Red Tape Field Station


Participatory performance: weaving with linen on a custom portable loom

Presented as part of Portland Textile Month and made with support from Emma Duehr Mitchell and Shannon Welsh

all photographs of the performance by Laura Glazer

After setting up a portable, hand-built loom outside of the Portland State University Library, I began to weave a narrow linen band called “tape” and invited others to join. Tape is a woven material that takes many traditional forms around the world, and was used to tie materials and garments before other kinds of closures became common.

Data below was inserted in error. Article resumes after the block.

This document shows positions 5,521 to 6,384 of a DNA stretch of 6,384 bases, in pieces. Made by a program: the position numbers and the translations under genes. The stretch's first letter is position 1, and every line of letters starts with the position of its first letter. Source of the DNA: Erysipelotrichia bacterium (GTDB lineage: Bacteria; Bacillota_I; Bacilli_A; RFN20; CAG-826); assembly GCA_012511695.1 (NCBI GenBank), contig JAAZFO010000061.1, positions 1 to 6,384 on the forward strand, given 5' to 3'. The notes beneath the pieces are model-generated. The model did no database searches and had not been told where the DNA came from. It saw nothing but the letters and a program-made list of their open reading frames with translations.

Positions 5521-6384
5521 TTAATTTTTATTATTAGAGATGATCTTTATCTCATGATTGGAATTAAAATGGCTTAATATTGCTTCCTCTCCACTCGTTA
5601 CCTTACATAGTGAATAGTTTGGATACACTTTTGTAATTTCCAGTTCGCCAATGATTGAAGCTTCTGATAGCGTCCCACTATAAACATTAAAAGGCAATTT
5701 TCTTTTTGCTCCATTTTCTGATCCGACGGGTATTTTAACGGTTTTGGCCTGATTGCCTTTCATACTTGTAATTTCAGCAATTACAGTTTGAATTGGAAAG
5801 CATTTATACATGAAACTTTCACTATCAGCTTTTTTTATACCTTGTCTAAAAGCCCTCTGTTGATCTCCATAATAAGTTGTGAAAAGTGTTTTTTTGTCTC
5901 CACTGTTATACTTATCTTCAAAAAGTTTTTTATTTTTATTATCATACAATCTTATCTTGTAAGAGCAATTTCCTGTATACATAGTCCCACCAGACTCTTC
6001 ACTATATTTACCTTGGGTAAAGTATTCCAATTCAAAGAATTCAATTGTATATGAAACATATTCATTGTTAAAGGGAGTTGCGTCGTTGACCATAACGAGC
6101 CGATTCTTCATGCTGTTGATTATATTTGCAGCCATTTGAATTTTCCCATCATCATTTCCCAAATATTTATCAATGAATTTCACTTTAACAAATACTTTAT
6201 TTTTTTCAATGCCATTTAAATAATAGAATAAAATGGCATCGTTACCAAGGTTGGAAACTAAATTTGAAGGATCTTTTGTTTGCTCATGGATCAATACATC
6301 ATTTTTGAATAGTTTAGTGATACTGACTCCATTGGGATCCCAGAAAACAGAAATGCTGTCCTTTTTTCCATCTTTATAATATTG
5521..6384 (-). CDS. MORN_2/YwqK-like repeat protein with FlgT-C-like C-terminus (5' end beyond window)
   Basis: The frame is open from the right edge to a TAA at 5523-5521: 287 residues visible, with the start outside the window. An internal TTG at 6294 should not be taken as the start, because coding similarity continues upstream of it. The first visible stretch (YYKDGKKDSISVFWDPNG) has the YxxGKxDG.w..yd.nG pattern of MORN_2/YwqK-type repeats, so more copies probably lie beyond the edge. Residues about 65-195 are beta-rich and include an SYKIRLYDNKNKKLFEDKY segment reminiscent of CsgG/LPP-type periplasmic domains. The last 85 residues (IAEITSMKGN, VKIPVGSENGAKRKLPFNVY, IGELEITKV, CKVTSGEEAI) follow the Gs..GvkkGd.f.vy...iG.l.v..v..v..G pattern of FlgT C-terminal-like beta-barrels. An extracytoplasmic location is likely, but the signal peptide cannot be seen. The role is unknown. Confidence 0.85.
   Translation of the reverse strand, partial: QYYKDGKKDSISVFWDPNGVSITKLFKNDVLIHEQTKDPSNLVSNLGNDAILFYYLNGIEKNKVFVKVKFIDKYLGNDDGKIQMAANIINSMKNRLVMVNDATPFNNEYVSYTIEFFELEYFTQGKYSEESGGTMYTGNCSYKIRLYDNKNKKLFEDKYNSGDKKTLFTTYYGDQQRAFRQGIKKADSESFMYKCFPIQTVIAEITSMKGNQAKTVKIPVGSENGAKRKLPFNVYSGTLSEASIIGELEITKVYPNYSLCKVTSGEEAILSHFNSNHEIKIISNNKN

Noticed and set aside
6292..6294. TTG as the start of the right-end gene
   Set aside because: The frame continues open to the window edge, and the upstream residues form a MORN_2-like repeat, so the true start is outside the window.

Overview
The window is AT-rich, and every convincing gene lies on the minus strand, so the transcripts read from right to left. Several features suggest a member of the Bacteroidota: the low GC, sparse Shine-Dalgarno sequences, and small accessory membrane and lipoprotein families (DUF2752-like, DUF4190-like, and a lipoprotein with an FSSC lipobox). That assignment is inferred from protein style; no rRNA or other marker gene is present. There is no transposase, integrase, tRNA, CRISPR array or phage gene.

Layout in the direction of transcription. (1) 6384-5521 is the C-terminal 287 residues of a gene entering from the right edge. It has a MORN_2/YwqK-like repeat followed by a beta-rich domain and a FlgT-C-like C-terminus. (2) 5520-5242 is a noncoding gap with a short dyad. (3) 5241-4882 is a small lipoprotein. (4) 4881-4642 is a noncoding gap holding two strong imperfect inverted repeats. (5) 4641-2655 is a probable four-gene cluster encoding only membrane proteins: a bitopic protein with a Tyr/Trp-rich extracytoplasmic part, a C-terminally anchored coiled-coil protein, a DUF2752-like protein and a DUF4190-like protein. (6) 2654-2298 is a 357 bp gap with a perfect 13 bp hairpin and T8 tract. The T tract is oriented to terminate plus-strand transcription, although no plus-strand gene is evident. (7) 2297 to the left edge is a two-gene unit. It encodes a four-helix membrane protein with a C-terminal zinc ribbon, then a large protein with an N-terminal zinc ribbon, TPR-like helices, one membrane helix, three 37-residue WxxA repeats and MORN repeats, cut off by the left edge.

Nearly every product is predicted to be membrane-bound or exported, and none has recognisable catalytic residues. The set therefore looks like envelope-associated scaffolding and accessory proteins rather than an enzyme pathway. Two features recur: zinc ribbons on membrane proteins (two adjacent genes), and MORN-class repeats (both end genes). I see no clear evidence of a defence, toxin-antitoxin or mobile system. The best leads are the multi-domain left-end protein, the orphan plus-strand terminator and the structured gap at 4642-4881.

For 10 hours,

interpretations of “red tape” became personal, relating to the ways the that our bodies have become separated from textile material knowledge and the weaving process.

The Loom:

This loom is hand-tensioned and inspired by an 18th century tabletop box-loom reproduction: a copy of one originally used by my German ancestors in colonized early America. Showing visitors how to physically maintain tension in the threads with their upper bodies emphasized how all kinds of tension—personal, global, material, and cultural—can be held in this single narrow band. Each person who wove on the loom signed their names upon departure.

Construction and Material:

The modular loom and benches were constructed at the PSU workshops, now led by Emma Duehr Mitchell, who helped located appropriate scrap material for their construction. No new lumber was used. Shannon Welsh, of Fibrevolution in Portland, loaned bundles of dried and retted flax as interpretive tools for the performance.